341 West Front Street
The Pyle House
Supporting the preservation and appreciation of Perrysburg's historic architectural heritage
The Pyle House:
We feature this house at 341 West Front Street not only because it is interesting and unusual, but because it raises some questions about its former use that perhaps a website visitor can answer.
Even though it is located on the north side of the street with a wonderful river view and within easy walking distance of downtown (generally a popular place for a home), the house is not old by Perrysburg standards.
But who built it and when cannot be determined from the available records. The west side of the house all but physically abuts the neighbor’s garage.
341 West Front Street
The closeness certainly pre-dates today’s nearly 40-year-old code for minimum distance between properties, and it probably prompted the controversy some years ago when a so-called spite fence was built by the next door neighbor, all or part of which was quickly removed.
The house is unlike most in town. The first floor wall is of painted brick and the upper level is board and batten. There are actually four levels from the river side to the finished attic. The downstairs front windows are topped with the elliptical fanlights that match the round-arched door which apparently was an addition to the building. There also are two hooded windows on the east side, but not on the west. A single-car garage on the left side for some reason has a ceiling extending to the second floor.
All in all, the unusual architecture of the house compels a second look from passersby.
One thing that is confirmed by long-time residents is that the place was once a convalescent facility. This is also supported by evidence of five small side-by-side rooms running along the second floor facing the river. Walls between all but one of them have been removed but there are five double French doors along the wall opening to the balcony overlooking the river.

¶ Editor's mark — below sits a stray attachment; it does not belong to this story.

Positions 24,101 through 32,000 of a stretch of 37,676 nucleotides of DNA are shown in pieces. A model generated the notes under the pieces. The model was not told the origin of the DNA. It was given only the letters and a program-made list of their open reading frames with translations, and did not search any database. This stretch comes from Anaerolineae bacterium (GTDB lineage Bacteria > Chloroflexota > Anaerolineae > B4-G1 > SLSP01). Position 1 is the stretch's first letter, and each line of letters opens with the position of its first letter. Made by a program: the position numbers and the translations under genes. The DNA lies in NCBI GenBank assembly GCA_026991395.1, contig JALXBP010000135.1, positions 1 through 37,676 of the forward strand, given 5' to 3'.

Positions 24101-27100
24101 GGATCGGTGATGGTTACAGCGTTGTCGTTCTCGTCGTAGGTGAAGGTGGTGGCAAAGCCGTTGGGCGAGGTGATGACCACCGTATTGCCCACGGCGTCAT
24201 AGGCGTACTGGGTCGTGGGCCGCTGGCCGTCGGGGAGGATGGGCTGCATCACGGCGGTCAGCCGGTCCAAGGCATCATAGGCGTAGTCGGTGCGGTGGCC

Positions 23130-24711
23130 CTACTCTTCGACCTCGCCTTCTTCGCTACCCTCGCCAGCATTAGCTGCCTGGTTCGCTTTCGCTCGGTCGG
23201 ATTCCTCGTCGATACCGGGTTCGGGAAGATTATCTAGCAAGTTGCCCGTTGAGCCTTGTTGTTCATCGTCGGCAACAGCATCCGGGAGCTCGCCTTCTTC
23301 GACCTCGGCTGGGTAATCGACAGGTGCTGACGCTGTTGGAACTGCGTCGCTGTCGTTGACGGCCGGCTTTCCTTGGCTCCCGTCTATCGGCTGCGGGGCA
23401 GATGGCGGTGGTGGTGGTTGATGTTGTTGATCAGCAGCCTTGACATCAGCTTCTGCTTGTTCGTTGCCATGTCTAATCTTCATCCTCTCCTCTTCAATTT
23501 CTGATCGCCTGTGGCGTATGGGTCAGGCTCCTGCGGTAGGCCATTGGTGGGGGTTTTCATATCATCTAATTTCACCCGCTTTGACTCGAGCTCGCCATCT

One former owner claims to have been told that this was a recovery facility for the old Rheinfrank Hospital just east of Hood Park. On the lowest floor is a large room with a very high ceiling with exposed steam pipes, such as those seen in some institutions. And in it is a small kitchen (not to mention a non-functional fireplace seemingly built to be for decorative purposes.) Was this a combination living or recreation and dining room for the staff? In any case, a question is: was the house built for this purpose or was it converted to it?
Other longtime Perrysburg residents say that the house was once owned by a man, possibly John S. Pyle who acquired the property in 1914, who built and sold pipe organs there. The high-ceilinged room described above could likely have accommodated this kind of activity.
But much of this is speculative. The questions remain, who built the house and when, and was it for either of the purposes mentioned here?